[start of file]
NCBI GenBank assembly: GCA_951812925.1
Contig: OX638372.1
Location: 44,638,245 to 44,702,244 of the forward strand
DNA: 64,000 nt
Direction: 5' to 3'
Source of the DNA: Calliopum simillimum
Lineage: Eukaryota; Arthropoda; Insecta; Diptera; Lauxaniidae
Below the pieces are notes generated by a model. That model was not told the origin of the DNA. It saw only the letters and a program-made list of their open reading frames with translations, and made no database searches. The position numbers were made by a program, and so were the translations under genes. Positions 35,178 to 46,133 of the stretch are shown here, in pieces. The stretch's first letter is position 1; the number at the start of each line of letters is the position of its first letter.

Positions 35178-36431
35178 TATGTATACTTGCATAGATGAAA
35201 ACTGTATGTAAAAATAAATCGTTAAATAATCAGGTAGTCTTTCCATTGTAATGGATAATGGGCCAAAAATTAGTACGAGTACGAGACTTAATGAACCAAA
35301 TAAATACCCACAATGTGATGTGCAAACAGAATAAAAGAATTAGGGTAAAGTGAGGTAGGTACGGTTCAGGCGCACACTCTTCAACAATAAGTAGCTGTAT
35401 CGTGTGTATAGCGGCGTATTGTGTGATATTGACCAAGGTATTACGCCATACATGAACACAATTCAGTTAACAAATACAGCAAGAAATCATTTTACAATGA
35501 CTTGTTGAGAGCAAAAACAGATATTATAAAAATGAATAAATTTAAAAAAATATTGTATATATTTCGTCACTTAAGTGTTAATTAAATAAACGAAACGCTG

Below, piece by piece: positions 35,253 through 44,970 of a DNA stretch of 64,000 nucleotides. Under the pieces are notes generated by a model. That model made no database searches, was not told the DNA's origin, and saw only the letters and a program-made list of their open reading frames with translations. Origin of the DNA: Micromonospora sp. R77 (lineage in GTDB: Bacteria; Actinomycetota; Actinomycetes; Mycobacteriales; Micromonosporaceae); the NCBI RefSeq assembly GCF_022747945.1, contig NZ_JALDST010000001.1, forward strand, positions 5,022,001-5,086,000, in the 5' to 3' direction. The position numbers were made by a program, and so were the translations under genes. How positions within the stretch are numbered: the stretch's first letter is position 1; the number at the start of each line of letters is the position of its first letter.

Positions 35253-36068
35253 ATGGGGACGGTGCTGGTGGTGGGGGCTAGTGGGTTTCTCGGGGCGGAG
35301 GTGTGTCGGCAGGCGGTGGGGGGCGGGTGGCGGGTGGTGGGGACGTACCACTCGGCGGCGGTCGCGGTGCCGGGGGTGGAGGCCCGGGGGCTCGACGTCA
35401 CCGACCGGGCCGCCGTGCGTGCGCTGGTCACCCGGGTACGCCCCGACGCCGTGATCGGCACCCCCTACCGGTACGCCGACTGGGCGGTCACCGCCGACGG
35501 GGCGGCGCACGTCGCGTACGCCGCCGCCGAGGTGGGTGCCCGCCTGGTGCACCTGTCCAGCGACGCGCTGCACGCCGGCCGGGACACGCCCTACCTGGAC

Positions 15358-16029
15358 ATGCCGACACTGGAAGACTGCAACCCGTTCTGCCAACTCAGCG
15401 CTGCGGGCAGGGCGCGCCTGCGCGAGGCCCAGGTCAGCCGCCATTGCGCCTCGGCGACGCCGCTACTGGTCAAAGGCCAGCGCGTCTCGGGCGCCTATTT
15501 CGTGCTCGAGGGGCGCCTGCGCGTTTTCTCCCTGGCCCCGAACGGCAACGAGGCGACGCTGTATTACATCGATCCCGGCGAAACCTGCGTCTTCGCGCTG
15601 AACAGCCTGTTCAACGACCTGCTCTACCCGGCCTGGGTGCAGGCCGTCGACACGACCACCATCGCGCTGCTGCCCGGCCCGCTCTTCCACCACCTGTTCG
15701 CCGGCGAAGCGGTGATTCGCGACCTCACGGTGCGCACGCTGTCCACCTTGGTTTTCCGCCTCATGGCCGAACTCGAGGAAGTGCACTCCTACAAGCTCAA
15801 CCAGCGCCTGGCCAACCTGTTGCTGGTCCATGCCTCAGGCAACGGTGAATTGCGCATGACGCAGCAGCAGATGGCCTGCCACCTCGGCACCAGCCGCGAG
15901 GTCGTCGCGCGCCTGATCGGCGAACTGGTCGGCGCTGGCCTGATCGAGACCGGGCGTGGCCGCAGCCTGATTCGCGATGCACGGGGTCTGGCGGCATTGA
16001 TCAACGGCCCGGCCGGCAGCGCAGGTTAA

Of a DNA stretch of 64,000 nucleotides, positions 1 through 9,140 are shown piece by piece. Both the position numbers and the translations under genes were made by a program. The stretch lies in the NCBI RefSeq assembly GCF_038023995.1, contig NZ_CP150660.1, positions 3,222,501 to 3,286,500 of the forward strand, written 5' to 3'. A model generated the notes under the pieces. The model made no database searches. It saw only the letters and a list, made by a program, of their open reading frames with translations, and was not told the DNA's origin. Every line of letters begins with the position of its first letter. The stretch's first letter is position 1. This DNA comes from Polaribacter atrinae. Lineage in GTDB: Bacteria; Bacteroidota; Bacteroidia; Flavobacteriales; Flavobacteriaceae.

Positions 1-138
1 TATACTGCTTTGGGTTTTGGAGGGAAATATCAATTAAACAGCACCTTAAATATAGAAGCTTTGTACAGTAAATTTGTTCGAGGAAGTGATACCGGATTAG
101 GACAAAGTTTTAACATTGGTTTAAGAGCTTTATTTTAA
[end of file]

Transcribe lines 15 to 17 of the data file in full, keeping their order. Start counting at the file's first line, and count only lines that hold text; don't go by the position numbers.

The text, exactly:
Below, piece by piece: positions 35,253 through 44,970 of a DNA stretch of 64,000 nucleotides. Under the pieces are notes generated by a model. That model made no database searches, was not told the DNA's origin, and saw only the letters and a program-made list of their open reading frames with translations. Origin of the DNA: Micromonospora sp. R77 (lineage in GTDB: Bacteria; Actinomycetota; Actinomycetes; Mycobacteriales; Micromonosporaceae); the NCBI RefSeq assembly GCF_022747945.1, contig NZ_JALDST010000001.1, forward strand, positions 5,022,001-5,086,000, in the 5' to 3' direction. The position numbers were made by a program, and so were the translations under genes. How positions within the stretch are numbered: the stretch's first letter is position 1; the number at the start of each line of letters is the position of its first letter.

Positions 35253-36068
35253 ATGGGGACGGTGCTGGTGGTGGGGGCTAGTGGGTTTCTCGGGGCGGAG